28Interpretation Problems Redoximorphic features do not occur in all soilsLow amounts of soluble Organic CarbonHigh pHCold temperaturesLow amounts of FeAerated groundwaterLow amounts of OC, generally , < 2% OM (e.g. sandy soils)High pH, > 8 to 8.5, redox status is pH dependent, explain chart.Cold temperatures, below “biological 0” (<50C). Research has shown that the concept of biological zero may not be valid as reduction occurs in “frozen” soils in Alaska; however, the rate of reduction is very slow.If no Fe in the soil system can’t form redox features (e.g E horizons of Spodosols, some parent materials such as sand).Aerated groundwater - soil may be wet (even saturated) but O2 in water prevents reduction (fast moving floodwaters, slope wetlands).(more of this in “Problem Soils” module).
29Rate of Feature Formation A 2 mm thick Fe depletion around a root channel ranged from less than 1 to greater than 100 years depending upon how long reducing conditions occurred and how much Fe was in solution each dayRecently constructed wetlands should have redox depletions evident within a couple of years if wetland hydrology is present during the “growing season”Everyone asks this question, the basic answer is “it depends”.A soil can become anaerobic under the right conditions in as little as 1 day (warm temperatures, stagnant water, fresh OM, etc.) and reduced in less than a week.Note: When soil scientists say “reduced”, they are talking about the level of reduction necessary to change ferric Fe to ferrous Fe.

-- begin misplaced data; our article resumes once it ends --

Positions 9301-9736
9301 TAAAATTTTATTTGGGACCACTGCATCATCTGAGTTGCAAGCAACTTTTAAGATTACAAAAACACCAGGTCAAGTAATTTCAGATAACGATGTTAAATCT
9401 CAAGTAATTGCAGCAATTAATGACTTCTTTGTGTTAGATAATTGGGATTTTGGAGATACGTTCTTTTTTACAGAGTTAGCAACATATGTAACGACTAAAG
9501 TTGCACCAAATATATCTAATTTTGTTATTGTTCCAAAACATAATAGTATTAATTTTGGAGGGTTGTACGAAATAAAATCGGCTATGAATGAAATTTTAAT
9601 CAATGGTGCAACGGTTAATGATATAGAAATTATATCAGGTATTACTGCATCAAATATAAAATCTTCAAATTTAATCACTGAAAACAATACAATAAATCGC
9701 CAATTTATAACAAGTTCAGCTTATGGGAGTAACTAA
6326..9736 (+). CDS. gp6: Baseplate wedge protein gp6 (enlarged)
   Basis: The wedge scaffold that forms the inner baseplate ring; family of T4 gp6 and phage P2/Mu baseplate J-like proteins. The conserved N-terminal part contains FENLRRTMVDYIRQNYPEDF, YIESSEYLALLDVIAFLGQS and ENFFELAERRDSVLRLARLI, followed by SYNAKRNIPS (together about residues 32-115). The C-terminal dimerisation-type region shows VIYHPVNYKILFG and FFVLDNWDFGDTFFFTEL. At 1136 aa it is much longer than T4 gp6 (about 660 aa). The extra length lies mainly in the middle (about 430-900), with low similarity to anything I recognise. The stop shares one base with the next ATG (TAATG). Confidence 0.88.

30Age of FeaturesRedox features do not always indicate current hydrologic conditioncommonly found in drained (historic) wetlandscan be relict of past climatesterraces in LMV, Texas Coastal Prairierelict features may have sharp edges and abrupt boundaries with the soilrelict nodules and concretions are often roundedcontemporary features should have diffuse boundaries and / or be associated with ped faces or root channelsRedox features can persist for 1000’s of years.
31Relict vs Contemporary Relict ContemporaryRelict features are often firm to extremely firm and have abrupt boundaries with the soil matrixOn left is a relict pore lining in deoxidized loess from eastern Nebraska. Commonly called pipe stems, these features formed at least 10,000 years ago (Pleistocene). On right contemporary depletions along root channels and a contemporary Fe/Mn soft mass in lower left.
32Quiz time Clockwise from upper left: Redox depletions and Mn/Fe concentrations in a reddish brown soil matrix.Classic depletion in root channel with Fe concentration impregnating the soil matrix.Redox concentrations on ped faces in the E horizon of a hydric Argialboll.Relict features in bedrock, Torrey Pines State Park, San Diego, CA. Great slide for showing depletions in root channel, adjacent concentrations and tan colored “soil” matrix.
33Don’t you just love your job? Photo courtesy of Warren Lynn, NRCS-NSSC.